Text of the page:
Towards noon I and my wife by water to Woolwich, leaving my wife at Mr. Falconer's, and Mr. Hater and I with some officers of the yard on board to see several ships how ready they are. Then to Mr. Falconer's to a good dinner, having myself carried them a vessel of sturgeon and a lamprey pie, and then to the Yarde again, and among other things did at Mr. Ackworth's obtain a demonstration of his being a knave; but I did not discover it, till it be a little more seasonable.

So back to the Ropeyard and took my wife and Mr. Hater back, it raining mighty hard of a sudden, but we with the tilt1 kept ourselves dry.

So to Deptford, did some business there; but, Lord! to see how in both places the King's business, if ever it should come to a warr, is likely to be done, there not being a man that looks or speaks like a man that will take pains, or use any forecast to serve the King (33), at which I am heartily troubled.

So home, it raining terribly, but we still dry, and at the office late discoursing with Sir J. Minnes (65) and Sir W. Batten (63), who like a couple of sots receive all I say but to little purpose. So late home to supper and to bed.

Note 1. Tilt (A.S. teld) represents a tent or awning. It was used for a cloth covering for a cart or waggon, or for a canopy or awning over a portion of a boat.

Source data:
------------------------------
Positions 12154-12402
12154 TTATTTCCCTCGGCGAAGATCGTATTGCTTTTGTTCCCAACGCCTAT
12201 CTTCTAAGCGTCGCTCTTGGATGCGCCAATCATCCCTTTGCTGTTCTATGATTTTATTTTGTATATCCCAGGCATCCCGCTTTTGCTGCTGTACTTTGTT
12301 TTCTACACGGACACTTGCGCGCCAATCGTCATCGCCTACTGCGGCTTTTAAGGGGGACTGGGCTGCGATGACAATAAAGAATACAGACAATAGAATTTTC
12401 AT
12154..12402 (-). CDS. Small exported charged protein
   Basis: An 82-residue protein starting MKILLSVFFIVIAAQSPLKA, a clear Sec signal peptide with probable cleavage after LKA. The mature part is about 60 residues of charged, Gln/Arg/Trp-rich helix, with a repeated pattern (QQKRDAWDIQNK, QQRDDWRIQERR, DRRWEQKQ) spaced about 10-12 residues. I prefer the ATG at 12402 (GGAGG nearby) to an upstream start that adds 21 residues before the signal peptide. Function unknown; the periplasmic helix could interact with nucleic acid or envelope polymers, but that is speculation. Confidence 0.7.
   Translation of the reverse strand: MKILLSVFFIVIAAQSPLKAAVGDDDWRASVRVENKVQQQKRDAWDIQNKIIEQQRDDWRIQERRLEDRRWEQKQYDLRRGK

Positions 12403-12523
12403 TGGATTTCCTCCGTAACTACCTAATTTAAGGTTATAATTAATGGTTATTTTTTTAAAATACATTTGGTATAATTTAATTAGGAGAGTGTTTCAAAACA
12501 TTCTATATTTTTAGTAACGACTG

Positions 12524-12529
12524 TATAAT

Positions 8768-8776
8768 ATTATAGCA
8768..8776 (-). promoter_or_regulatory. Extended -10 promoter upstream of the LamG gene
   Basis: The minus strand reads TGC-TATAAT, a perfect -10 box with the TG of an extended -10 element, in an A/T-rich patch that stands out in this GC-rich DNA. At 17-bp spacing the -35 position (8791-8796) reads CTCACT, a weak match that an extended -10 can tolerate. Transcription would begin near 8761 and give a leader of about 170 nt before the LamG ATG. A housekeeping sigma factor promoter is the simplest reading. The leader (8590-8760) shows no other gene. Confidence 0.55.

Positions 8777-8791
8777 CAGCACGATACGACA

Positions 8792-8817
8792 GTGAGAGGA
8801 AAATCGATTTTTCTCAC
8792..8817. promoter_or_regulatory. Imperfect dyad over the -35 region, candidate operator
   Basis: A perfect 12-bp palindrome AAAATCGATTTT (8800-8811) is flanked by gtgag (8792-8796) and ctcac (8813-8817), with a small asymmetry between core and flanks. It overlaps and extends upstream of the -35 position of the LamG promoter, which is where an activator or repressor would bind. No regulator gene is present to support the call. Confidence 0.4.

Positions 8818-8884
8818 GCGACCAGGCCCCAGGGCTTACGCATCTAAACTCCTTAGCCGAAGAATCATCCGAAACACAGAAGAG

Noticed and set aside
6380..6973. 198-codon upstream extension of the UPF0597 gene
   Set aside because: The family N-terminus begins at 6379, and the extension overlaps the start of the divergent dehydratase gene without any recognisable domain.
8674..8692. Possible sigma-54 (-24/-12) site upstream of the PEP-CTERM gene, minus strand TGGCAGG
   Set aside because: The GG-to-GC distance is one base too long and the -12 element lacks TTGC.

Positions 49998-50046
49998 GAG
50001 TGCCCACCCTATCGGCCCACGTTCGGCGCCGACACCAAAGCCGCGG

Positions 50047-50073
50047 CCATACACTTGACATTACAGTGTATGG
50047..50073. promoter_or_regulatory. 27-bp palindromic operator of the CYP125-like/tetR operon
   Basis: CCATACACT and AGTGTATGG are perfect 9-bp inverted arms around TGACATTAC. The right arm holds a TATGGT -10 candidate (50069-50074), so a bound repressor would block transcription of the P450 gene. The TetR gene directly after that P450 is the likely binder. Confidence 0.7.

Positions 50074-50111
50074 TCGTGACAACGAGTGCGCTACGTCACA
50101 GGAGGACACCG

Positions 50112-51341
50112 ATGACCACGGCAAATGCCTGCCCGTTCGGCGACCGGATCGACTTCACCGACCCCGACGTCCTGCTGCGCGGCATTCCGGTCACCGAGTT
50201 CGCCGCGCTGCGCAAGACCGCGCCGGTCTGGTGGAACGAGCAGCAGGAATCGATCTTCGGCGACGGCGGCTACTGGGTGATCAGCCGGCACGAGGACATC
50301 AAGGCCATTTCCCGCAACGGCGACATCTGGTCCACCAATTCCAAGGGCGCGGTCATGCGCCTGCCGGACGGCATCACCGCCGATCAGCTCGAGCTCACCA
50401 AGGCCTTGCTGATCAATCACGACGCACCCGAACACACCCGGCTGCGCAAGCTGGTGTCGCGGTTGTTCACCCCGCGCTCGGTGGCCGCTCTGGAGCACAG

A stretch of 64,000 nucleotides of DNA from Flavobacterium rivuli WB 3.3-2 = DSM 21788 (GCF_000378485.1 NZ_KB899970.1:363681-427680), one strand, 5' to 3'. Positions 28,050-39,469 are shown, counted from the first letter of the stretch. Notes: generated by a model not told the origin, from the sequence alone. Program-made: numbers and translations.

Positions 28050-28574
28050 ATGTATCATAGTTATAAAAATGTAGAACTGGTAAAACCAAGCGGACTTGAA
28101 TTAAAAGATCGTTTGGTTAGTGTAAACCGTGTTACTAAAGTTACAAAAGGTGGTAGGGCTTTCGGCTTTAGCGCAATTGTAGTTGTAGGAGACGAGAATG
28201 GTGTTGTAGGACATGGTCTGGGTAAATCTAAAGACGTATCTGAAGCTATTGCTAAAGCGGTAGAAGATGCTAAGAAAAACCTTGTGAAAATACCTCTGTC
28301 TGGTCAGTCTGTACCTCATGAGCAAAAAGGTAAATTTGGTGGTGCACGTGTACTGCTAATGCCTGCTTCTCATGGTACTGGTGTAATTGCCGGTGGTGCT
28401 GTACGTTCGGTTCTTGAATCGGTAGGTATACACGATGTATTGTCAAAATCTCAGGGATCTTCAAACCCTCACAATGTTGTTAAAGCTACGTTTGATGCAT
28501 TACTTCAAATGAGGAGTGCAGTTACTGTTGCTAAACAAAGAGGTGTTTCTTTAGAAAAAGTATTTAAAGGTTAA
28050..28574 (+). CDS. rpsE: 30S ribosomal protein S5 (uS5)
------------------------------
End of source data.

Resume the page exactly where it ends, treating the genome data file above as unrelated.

Before 09 Dec 1641 Anthony Van Dyck Painter 1599-1641. Portrait of John Mennes Comptroller 1599-1671. Before 1694 John Michael Wright 1617-1694. Portrait of King James II when Duke of York. Around 1666 Peter Lely Painter 1618-1680. Portrait of King James II and Anne Hyde Queen Consort England 1637-1671. See Diary of Samuel Pepys 24 March 1666. Before 04 Jan 1674 Peter Lely Painter 1618-1680. Portrait of King James II wearing his Garter Robes. Around 1672 Henri Gascar Painter 1635-1701. Portrait of King James II.

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Diary of Samuel Pepys 22 May 1667. 22 May 1667. Up, and by water to White Hall to Sir G. Carteret (57), who tells me now for certain how the Commission for the Treasury is disposed of: viz., to Duke of Albemarle (58), Lord Ashly (45), Sir W. Coventry (39), Sir John Duncomb (44), and Sir Thomas Clifford (36): at which, he says, all the whole Court is disturbed; it having been once concluded otherwise into the other hands formerly mentioned in yesterday's notes, but all of a sudden the King's choice was changed, and these are to be the men; the first of which is only for a puppet to give honour to the rest. He do presage that these men will make it their business to find faults in the management of the late Lord Treasurer (60), and in discouraging the bankers: but I am, whatever I in compliance do say to him, of another mind, and my heart is very glad of it, for I do expect they will do much good, and that it is the happiest thing that hath appeared to me for the good of the nation since the King (36) come in.